An exhaustive two-year investigation culminated Friday in the guilty plea of an Arizona man to the largest arson fire in the history of the Boone County Fire District.
Francis Wildman, 82, of Prescott, Ariz., admitted setting his son’s house ablaze the night of his granddaughter’s wedding.
“This is the most intricate, involved arson case I’ll ever work,” said Ken Hines, assistant chief of the Boone County Fire Protection District.
Wildman pleaded guilty Friday to second-degree arson in Boone County Circuit Court. He admitted to setting fire on May 12, 2001, to the home of his son, Mark Wildman. The house is at 3883 Yeager Road, northwest of Columbia.
Wildman was fined $1,000, plus court costs totaling about $1,300, by Circuit Judge Gary Oxenhandler. Second-degree arson carries a maximum sentence of seven years in prison and a $5,000 fine.
“This man’s punishment was to plead guilty,” said Connie Sullivan, Boone County assistant prosecutor. “For the family’s sake, it was better not to go to trial.”
Hines said Wildman is in poor health and was directed by the judge to return to his Arizona community.
“It would not serve the citizens of Missouri to incarcerate him,” Hines said. “This man has taken a significant hit to his personal reputation in his home community.”
Mark and Judith Wildman were attending the wedding of their daughter at the time of the fire. Francis Wildman was not invited to the wedding.
Damages from the fire exceeded $400,000, making it the largest arson fire in the history of Boone County Fire District. One firefighter suffered a minor heart attack while fighting the fire. Hines said the fire was quickly identified as an act of arson.
“Through witness interviews and a thorough scene examination, we determined that the fire was incendiary,” Hines said.
On Sunday, the day after the fire, the Boone County Sheriff’s Department was brought into the investigation. The next day, Missouri state fire marshals were included, specifically the Arson K-9 unit.
Hines said Francis Wildman was identified as a suspect within the first week after the fire.
“We discovered he was in town almost accidentally,” Hines said.
The Wildmans’ caller ID showed a call from the Columbia Red Roof Inn on the night of the wedding, five minutes before the wedding was scheduled to begin. Investigators found that Francis Wildman stayed at the Red Roof Inn at the time of the fire.
“There were a number of suspects at the outset,” Hines said.
“Francis Wildman was the only suspect not eliminated through the investigative process.”
The investigation slowed to a crawl after the events of Sept. 11, 2001. Hines was recalled to military active duty at Scott Air Force Base in Illinois, where he remained until October of 2002. His assistant, John Metz, who was following up on the investigation, resigned in January of 2002.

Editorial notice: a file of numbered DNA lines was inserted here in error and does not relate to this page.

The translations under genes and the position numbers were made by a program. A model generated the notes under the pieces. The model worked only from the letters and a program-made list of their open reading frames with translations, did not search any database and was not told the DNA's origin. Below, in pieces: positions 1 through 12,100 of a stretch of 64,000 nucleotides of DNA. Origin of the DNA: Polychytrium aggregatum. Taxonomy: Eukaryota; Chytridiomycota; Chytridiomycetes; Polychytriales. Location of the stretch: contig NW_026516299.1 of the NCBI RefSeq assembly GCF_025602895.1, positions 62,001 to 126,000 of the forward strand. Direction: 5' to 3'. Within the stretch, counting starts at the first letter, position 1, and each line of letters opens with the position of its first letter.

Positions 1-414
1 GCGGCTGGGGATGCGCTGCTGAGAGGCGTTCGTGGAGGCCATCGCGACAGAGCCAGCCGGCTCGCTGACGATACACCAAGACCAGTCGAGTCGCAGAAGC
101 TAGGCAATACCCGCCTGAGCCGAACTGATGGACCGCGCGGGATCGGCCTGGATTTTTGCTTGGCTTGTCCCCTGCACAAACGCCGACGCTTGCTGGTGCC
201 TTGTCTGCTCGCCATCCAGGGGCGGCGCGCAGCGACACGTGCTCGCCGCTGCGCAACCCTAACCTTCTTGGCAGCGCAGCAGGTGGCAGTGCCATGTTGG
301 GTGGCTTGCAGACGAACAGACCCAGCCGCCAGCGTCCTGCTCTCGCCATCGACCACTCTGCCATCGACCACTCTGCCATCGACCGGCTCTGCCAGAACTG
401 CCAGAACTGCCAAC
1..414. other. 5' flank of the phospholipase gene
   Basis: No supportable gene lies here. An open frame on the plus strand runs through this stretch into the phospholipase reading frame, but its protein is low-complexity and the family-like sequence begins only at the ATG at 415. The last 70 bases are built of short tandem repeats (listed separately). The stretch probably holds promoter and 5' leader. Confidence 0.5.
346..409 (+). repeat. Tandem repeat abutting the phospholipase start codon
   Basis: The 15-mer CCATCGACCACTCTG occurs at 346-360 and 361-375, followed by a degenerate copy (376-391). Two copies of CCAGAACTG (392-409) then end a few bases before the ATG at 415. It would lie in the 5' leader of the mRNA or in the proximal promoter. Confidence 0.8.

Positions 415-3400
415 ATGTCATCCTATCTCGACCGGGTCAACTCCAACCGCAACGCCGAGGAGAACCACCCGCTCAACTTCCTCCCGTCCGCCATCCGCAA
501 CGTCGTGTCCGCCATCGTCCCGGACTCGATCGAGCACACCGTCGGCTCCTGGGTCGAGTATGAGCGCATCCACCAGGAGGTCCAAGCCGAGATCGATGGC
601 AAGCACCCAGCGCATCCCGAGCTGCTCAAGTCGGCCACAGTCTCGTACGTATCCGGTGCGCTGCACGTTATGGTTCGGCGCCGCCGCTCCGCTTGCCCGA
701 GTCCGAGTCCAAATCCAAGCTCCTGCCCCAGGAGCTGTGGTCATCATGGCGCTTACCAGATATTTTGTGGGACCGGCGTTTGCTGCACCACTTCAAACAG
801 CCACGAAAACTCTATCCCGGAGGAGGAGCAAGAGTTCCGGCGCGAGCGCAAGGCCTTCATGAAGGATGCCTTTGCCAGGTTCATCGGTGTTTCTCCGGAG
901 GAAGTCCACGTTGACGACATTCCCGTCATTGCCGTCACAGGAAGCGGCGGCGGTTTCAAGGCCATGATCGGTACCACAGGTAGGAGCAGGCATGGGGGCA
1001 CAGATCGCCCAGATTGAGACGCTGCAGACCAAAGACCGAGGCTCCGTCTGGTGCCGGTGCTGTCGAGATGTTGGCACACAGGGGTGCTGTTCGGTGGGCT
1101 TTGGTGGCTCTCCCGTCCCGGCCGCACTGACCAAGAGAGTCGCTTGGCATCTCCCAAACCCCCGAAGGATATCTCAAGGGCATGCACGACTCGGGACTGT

Hines did not forget about the case during his absence. On weekends he would return to Columbia and attempt to follow the threads of the case, but it wasn’t until his return in the fall of 2002 that he could aggressively pursue it once again.
“Once I got back, the pieces just really fell into place,” Hines said.
Using information from AMTRAK police — Wildman traveled by rail — and phone and credit card records, Hines was able to piece together Wildman’s movements. The Bureau of Alcohol, Tobacco and Firearms assisted in the record tracking.
In March of 2003, investigators had gathered enough probable cause for a search warrant of Wildman’s house. Hines traveled to Prescott, with Detective Ken Kreigh of the Boone County Sheriff’s Department.
There, on March 18, they interviewed Wildman. After being read his Miranda rights, Wildman agreed to talk, then grew silent when the discussion turned to the fire. Hines and Kreigh then served a search warrant with assistance from Yavapai County (Ariz.) sheriff’s deputies, seizing personal calendars, diaries, dossiers, travel records and other personal items from Wildman.
After returning to Columbia and sifting through the evidence, investigators found a picture of a meticulous man who carefully planned his crime at every step, Sullivan said.
“Many of his entries were written in code,” Sullivan said. “We had to put the puzzle together.”
Prosecutors decided that Wildman’s personal records provided enough evidence to issue an arrest warrant. On March 25, 2003, Sullivan filed an arrest warrant request for Wildman, who waived extradition and was arrested in Missouri the following day.
After Wildman’s arrest, several facts came out indicating the level of premeditation on Wildman’s part. In the months leading up to the wedding, he placed calls to the Columbia Police Department and Boone County Sheriff’s Department, claiming that Mark Wildman, his son, was using and dealing drugs.
“This was an attempt to misdirect the investigation before it even began,” Sullivan said.
During the disclosure phase of proceedings, prosecutors received a videotape from the defense made by Wildman, labeled “Our Son.” Wildman intended to use the videotape as his alibi, claiming he wanted to watch his granddaughter’s wedding from afar.
Sullivan said that “Our Son” was really a pun for arson.
“He likes irony and secrets and feeling like he’s putting one over on people,” Sullivan said.
Sullivan made clear that Wildman was motivated by more than a simple snub.
“Everybody thinks he did this because he wasn’t invited to the wedding,” Sullivan said. “There is an entry in his calendar before the wedding plans were made that indicated his plans to torch the house.”
Francis Wildman has worked out a settlement with the insurance agency that paid off the damages to the house.